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|November 16, 2009
Director of Communications
Newburyport District Court Probation Officer and Office Manager Team Up
In Rescue of Suicidal Man
It was a normal Friday at Newburyport District Court. The Probation Department was buzzing with activity as Probation support staff handled court business—filing documents and answering phone calls. Probation Officers met with offenders and moved in and out of the courtrooms to advise on cases before the court.
One phone call from a distraught court–involved man transformed this familiar calm yet frenetic office into a crisis intervention scene as a Probation Officer and Office Manager worked together to prevent a man from harming himself while also coaxing information on his whereabouts from him.
Michael Morrill, a four–year Probation Officer, was working at the Probation Department counter when he was informed that he had a phone call.
“The caller was a man I had supervised previously. He told me he had taken pills and he sounded drunk,” Morrill recalled. “He said he had a razor and was going to kill himself. Having supervised him previously on probation, I knew that he had a history of suicide attempts.”
“He was pretty inebriated, swearing at me and calling me every name in the book,” he added. “I was really trying to put calm on the situation and keep him talking until we could get him help. My main concern was to keep him from hurting himself. You don’t want to panic and add emotion to a situation that is already charged.”
Probation Office Manager Jean Moody noticed Morrill’s reaction to the phone call and that he was repeating what the caller was saying to him.
An 11–year Newburyport District Probation employee, who exudes professionalism and appears to maintain a no–nonsense attitude, Moody called the local police on another line.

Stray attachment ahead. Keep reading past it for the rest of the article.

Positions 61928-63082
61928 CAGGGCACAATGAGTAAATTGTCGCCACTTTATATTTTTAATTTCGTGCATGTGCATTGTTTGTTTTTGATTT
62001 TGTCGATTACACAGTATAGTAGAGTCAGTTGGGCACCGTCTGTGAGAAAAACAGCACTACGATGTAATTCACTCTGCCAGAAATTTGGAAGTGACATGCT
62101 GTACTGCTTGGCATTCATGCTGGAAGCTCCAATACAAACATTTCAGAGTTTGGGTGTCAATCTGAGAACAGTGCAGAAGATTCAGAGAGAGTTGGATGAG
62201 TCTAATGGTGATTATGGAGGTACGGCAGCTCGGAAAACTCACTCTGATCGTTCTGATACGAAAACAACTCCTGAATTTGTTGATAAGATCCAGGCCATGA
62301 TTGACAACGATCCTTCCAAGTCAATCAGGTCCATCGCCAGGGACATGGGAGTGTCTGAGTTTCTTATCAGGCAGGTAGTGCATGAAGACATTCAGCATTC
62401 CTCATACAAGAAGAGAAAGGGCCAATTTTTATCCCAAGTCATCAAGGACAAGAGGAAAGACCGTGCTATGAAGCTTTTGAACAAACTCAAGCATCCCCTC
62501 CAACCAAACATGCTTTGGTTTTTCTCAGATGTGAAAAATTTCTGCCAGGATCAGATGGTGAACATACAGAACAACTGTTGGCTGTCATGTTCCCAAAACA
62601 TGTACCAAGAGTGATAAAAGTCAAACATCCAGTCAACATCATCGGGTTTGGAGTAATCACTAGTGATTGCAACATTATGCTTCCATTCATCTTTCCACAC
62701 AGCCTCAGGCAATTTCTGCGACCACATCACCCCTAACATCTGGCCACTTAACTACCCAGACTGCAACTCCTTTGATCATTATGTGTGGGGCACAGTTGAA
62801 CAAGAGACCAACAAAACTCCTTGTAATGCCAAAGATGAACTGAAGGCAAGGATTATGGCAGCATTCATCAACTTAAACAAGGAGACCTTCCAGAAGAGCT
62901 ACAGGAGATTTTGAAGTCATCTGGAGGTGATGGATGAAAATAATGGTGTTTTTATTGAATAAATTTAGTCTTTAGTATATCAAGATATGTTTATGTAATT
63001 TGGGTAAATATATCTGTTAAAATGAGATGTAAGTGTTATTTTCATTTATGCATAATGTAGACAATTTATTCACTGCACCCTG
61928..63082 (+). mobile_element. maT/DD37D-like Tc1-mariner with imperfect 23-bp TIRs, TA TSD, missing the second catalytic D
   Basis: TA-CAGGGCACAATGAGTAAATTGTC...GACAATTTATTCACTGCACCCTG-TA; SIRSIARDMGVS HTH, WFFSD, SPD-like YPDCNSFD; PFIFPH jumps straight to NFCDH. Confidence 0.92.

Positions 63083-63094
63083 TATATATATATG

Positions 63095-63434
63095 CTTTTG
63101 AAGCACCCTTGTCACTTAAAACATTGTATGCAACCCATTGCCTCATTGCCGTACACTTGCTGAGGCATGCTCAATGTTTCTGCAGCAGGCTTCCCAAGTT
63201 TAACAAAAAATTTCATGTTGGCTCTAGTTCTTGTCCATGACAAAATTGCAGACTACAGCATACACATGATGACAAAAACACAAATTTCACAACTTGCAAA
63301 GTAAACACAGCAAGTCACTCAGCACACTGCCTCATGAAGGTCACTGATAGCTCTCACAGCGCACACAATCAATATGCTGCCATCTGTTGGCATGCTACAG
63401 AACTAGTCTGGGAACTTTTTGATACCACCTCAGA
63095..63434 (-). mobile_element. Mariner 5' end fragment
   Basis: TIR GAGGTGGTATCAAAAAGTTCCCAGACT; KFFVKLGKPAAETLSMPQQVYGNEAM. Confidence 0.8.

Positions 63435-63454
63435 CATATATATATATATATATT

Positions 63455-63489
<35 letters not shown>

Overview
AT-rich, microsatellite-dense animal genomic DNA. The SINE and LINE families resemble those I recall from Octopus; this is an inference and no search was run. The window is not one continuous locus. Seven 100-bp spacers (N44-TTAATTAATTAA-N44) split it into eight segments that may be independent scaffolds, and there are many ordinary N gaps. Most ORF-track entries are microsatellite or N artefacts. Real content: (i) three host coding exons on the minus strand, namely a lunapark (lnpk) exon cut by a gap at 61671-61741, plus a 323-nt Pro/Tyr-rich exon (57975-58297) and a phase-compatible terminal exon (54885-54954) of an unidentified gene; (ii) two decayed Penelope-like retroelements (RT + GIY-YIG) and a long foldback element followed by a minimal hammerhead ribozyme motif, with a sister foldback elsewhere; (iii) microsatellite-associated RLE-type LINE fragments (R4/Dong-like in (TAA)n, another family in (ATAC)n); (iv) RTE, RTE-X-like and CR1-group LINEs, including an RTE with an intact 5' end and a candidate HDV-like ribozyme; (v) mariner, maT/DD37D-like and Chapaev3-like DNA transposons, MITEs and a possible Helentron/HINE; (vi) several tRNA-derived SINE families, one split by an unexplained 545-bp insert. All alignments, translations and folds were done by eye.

As Morrill gathered information on the man’s whereabouts, he called it out to Moody who then communicated the information to the police dispatcher on the other line.
Moody said she did not hesitate to get involved. “I just happened to be sitting next to him (Mike). I called the Police Department and stayed on the line with the dispatcher until the police arrived.”
“I never even gave it a thought. It was the common sense thing to do,” Moody said.
This was not the first time the man called Morrill when he was inebriated and distraught. Morrill said he believes that the man is “calling out for help.”
Thanks to Morrill and Moody, the police responded in a matter of minutes to a hotel on Salisbury Beach where the man was holed up.
“He called me from the ambulance on a cell phone to thank me for saving his life,” Morrill said. “He left a message on my phone later saying that he got stabilized, detoxed, is on a different medication, and has a new counselor.”
Morrill said it is uncommon for the office to receive this type of call. He said his goal was to “keep him talking” in an attempt to prevent the man from harming himself.
“In Probation, we deal with a lot of traumatic cases. My response that day may have been based on a combination of things, including training,” said Morrill who credited a training session on suicide prevention he attended at the Massachusetts Probation Service Training Academy in Clinton.
Newburyport District Court Chief Probation Officer Patricia Kane lauded her employees for their success in saving a life.
“I think they did an exceptional job. What they did demonstrates what probation is all about. It was a real collaborative effort and it shows how Probation employees go above and beyond their duties in many different ways,” Kane said.